I agree, it's great to dig into the hardware itself rather than just going by speeds'n'feeds. Although, some gains are fairly moot, such at the 5GHz capability, as many WiFi-N devices still only have the 2.4GHz range. Dual-band devices are out there, but not as likely to be purchased.
Similar spec'ed PC laptops would likely run quite close to the MBP's prices, so it really comes down to a couple things: 1) Operating System (and with it Application Support, capabilities, etc) and 2) Cost of Upgrades and Peripherals.
I for one
I for one enjoy piping HDMI to the telly to watch 1080p content....except there's no 1080p source in the MBP (such as Blu-Ray). Which is why my PC laptop does the task for now. Just because the screen is <1080p doesn't mean the Blu-Ray drive isn't useful. Currently, you're forced to rip/downconvert your already-owned Blu-Rays and stuff them onto DVDs/USB-HDD to watch on your MBP.
Yes, IE is rather nice when you want to print something. I usually simply highlight the relevant part of the page, right-click -> Print Preview. In the preview window, I select "As selected on the screen" and it displays my selection only. Can change the header(s) and footer(s) to be page nums, address, date, etc.
- Sent from my Firefox.
"The main body of Apple's rebuttal, for the record, is 25 pages long, the table of contents is two pages, and the table of authorities – settled cases that support Apple's rebuttal – is four pages."
Yes, for the record, it is 25 pages long. However, that's 25 pages in the smaller-than-mandated font. Change the font size back to 11 and they'll likely be over by a few pages. Margins and font size (14 vs 12 and the like) is a common way of making a college paper appear longer, hence why even profs mandate font size, type face, and margins. Break these rules and you get a FAIL, regardless of how good or close your paper was. Same principles should (and do) apply to courts. FAIL on Apple's part for their snafu. (they likely left the default font size and style on their iDoc writer. Silly them)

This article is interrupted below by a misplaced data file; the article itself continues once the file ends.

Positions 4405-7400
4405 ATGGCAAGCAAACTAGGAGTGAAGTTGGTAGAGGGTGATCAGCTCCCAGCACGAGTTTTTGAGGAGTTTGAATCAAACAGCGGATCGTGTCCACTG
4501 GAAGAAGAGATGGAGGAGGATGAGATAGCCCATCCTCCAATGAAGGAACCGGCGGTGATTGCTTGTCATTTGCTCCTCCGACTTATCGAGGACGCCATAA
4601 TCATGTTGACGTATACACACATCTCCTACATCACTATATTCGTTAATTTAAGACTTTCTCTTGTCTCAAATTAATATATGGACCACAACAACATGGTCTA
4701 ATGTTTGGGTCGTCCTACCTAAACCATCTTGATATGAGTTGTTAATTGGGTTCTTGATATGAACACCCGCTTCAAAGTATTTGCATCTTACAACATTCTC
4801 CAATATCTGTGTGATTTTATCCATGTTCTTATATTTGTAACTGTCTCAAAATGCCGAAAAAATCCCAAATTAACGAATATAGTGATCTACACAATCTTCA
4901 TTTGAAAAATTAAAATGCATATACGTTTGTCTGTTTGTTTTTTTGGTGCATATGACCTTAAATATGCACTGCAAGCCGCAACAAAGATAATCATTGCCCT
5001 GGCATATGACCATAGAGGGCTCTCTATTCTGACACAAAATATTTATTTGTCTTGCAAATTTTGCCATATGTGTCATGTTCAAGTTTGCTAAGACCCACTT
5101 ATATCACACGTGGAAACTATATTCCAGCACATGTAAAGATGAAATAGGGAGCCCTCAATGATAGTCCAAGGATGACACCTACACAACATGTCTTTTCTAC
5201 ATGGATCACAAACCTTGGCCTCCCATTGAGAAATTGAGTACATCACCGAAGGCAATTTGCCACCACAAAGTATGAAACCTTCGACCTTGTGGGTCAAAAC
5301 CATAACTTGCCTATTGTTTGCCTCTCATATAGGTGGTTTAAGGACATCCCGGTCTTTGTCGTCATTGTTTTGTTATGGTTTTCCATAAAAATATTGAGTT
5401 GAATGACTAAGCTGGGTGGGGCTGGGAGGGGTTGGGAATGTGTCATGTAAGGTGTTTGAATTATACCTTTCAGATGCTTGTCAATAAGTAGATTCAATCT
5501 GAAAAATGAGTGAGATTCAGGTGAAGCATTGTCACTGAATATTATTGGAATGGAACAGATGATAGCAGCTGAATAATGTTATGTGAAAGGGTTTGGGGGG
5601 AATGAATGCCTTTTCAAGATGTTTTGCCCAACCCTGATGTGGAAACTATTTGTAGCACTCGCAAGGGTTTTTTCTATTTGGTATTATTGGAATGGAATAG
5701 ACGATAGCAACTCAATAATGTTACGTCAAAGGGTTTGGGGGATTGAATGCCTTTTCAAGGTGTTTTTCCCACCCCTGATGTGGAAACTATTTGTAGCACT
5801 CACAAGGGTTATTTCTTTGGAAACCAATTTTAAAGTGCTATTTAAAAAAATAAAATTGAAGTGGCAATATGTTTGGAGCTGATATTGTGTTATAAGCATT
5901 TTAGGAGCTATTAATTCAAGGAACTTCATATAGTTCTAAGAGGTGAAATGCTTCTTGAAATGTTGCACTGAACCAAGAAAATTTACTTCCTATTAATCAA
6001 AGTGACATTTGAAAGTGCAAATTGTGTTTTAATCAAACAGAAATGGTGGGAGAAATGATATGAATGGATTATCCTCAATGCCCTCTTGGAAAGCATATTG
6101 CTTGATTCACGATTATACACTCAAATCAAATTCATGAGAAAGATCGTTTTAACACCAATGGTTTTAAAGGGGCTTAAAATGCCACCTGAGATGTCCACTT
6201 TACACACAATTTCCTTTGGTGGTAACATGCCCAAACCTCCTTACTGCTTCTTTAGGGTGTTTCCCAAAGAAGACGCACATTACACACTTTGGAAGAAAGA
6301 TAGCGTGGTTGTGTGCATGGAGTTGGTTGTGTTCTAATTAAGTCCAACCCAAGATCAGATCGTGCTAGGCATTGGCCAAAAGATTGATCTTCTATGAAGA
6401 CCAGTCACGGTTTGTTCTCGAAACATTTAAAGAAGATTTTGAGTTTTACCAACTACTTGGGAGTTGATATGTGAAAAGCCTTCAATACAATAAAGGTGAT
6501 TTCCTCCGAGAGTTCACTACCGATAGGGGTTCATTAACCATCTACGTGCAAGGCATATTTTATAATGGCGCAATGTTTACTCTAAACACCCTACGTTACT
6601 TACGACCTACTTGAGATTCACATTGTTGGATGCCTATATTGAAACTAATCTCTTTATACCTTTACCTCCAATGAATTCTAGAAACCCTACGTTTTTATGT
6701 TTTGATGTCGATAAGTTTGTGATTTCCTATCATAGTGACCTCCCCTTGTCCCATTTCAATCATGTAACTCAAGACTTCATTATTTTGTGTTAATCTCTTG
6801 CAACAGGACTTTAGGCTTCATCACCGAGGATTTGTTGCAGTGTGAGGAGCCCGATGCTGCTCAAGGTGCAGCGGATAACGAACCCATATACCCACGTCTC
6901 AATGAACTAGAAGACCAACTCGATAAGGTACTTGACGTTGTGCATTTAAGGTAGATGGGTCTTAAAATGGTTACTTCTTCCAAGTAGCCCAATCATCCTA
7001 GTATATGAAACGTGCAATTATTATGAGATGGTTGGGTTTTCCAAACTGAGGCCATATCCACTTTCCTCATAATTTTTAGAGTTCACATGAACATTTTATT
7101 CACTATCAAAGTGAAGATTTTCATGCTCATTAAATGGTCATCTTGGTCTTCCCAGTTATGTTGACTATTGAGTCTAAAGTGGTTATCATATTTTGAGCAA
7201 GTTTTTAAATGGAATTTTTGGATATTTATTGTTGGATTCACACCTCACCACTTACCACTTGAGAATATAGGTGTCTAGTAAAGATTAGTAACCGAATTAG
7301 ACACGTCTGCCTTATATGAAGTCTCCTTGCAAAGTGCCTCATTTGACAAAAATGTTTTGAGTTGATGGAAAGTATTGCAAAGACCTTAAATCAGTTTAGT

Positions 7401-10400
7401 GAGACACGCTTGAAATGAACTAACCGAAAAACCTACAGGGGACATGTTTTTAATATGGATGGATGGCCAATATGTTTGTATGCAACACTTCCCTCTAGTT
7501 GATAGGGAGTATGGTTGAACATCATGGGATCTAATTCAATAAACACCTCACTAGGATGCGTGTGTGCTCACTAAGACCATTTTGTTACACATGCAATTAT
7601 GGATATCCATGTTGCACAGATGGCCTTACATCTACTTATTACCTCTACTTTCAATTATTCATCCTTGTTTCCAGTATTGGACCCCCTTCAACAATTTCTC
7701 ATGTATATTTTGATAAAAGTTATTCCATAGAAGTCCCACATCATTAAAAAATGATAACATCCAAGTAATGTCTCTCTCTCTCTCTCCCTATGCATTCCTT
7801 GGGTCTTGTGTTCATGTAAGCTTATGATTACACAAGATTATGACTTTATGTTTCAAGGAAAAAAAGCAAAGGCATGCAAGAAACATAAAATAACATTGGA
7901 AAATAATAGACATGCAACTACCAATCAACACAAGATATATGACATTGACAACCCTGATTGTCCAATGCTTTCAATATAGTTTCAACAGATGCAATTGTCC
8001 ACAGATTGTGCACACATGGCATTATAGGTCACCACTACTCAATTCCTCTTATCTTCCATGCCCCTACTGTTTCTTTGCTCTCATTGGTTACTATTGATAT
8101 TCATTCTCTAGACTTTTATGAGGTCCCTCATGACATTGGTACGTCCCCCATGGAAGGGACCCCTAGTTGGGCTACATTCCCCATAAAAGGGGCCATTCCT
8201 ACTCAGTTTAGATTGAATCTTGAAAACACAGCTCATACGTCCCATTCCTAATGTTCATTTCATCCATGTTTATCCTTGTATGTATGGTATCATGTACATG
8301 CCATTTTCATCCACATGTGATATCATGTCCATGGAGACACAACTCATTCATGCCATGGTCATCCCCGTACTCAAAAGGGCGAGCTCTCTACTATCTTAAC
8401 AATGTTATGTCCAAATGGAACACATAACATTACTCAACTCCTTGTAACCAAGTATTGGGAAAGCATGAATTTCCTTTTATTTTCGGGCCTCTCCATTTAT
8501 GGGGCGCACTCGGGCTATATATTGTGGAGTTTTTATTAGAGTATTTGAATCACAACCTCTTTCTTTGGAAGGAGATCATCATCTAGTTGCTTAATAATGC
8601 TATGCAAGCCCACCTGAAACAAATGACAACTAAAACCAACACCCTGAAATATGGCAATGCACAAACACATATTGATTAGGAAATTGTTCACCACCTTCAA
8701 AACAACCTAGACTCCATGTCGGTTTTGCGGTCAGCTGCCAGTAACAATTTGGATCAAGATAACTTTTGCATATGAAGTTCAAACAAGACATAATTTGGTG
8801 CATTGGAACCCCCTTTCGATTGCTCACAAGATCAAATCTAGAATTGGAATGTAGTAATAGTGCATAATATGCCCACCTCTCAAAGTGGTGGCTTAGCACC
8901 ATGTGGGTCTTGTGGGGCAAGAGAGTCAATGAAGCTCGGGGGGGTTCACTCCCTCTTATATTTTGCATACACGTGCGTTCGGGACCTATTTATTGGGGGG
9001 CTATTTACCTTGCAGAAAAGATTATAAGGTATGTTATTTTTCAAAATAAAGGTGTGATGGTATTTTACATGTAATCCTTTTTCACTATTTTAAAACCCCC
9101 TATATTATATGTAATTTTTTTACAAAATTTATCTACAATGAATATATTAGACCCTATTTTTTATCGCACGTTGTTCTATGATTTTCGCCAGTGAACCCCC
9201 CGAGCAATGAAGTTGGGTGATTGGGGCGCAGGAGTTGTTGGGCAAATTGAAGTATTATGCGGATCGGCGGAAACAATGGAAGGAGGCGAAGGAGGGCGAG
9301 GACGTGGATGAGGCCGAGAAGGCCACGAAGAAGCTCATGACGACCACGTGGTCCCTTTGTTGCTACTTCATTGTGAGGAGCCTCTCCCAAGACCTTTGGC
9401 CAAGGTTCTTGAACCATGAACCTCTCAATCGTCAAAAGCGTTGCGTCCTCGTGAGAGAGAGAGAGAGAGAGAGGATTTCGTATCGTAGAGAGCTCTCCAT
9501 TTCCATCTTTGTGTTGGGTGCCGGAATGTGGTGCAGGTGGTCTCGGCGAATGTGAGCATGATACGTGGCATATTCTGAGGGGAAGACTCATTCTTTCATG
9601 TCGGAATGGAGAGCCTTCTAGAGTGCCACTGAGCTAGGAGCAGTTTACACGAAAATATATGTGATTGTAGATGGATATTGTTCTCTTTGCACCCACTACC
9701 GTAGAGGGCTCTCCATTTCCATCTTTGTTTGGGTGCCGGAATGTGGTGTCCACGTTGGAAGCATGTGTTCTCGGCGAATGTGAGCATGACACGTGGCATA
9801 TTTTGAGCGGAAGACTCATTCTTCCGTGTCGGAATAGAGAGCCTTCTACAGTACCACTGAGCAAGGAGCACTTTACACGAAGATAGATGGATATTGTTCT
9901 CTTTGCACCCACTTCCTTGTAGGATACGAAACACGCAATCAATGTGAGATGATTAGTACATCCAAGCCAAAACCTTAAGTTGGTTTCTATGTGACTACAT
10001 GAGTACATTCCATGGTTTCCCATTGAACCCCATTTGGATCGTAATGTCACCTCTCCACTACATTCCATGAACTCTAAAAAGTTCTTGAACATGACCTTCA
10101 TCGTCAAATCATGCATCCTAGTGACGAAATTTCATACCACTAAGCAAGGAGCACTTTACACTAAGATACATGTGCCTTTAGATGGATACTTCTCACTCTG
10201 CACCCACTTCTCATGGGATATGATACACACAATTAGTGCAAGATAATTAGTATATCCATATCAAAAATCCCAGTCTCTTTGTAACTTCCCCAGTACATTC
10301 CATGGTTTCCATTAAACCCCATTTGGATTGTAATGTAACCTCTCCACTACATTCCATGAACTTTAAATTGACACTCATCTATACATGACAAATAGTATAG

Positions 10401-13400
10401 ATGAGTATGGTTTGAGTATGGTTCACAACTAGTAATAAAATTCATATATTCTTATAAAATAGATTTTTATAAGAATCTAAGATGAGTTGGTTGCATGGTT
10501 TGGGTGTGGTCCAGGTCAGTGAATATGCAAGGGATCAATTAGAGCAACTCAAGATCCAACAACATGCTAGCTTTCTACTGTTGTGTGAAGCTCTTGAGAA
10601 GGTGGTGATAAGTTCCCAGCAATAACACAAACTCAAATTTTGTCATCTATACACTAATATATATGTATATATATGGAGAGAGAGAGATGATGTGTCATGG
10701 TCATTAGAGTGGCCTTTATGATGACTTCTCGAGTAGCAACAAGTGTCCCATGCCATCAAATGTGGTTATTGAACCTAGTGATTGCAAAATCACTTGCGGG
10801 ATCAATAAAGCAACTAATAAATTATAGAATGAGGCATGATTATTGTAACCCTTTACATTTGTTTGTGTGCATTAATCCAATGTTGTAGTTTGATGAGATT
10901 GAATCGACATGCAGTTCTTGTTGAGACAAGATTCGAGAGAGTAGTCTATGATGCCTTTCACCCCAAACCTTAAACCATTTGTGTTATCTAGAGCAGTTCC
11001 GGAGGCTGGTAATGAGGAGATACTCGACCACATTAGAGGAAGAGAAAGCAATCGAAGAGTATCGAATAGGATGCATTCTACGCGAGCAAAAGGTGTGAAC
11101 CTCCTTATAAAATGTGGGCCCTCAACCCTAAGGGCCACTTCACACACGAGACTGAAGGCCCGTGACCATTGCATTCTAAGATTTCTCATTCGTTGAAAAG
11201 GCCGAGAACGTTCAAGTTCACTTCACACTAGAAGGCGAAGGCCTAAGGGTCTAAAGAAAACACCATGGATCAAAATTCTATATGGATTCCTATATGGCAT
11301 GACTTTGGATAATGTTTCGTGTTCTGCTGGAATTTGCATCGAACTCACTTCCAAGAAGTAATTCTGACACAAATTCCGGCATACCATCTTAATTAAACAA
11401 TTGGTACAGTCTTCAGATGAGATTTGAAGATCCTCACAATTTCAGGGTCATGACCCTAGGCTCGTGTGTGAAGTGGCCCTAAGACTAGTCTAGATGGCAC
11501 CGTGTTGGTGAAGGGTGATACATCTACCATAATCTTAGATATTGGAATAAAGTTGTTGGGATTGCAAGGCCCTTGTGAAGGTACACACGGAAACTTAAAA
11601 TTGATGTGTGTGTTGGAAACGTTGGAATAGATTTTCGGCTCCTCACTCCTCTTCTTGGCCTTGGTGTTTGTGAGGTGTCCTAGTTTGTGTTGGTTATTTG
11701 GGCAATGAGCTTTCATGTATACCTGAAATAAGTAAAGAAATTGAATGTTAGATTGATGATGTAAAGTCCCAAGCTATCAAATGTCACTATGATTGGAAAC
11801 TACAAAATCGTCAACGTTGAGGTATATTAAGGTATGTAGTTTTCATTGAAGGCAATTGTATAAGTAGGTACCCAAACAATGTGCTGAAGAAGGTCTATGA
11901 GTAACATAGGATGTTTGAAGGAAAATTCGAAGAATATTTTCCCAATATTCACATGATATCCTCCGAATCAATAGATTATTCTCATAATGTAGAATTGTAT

Or you can just put big gel-soft-type buttons on the wristband.... I wonder how this setup would react during jumping jacks, since it seems to be pitched as a "while exercising" device that can detect hand claps.....
One great example of a "IANAL" commentard freaking out over legalese. Even without knowing what "the Software" was defined as, it's obvious that it's for Microsoft products only, and definitely not applicable to content (such as pictures or doc files) that were generated by said "non-Genuine" software.
"Now what was it the droid-boys were shouting about, they have control over their own phones and apps unlike the Apple fanbois?"
Another fail for this commentard, since the kill switch can be compiled out of the code, thus providing a kill-switch-free firmware. Last I checked, iOS doesn't have such capability. With the ability to install Apps from outside the Android Market, you're not locked into some company's idea of a worthwhile App. Without lock-in, subscription-based services would be cheaper too, since there's no 30% Apple-tax. Yes, there's a 10% Google-tax, but only if they are used for the credit-card processor and other associated functionality. There is no rule against allowing the App to use alternate payment methods and ditching any Google-provided services altogether.
One does also wonder if the kill switch will yank Apps installed from non Android Market sources? Would be a whole new anti-malware technique of simply blacklisting apps from the get-go.
Your "compensation" is not having your banking details sold to/stolen by a 14-yr-old in China or Russia (or other hotspots these days). Worth the $0.99 loss I'd say, if you actually paid anything at all in the first place...
Data and Installs
"Why did W7 try to upgrade the D: partition when the C: partition was the bootable one?"
Because you took the easy way out and just clicked on the "easy mode" button. Always pick "Custom" and you'll get the option to pick with partition to dump Win7 on to (as well as allowing you to format, repartition, etc).
As for data, you should have backed up. In failure of that, the disk may have become unbootable, yes, however, just pop it in a desktop and you can still recover your data (unless windows decided to format your D:, at which point, refer to answer #1).
Nah, if your concerned about expense....
Archos has a 70 and 101 at sub $400 range. gTablet for $350. I'm sure there are others, but these two tend to be the "best value" so far. With the iPad2 dipping so close, even being hobbled, it will still raise the question in consumers of "with just $100 more...."
the g-Tablet has a community with custom firmware to return it to a (very) usable vanilla Android. It even runs smooth too. Was eyeballing the g-Tablet over an Archos 101 since Archos hasn't quite jumped on the Tegra2 yet.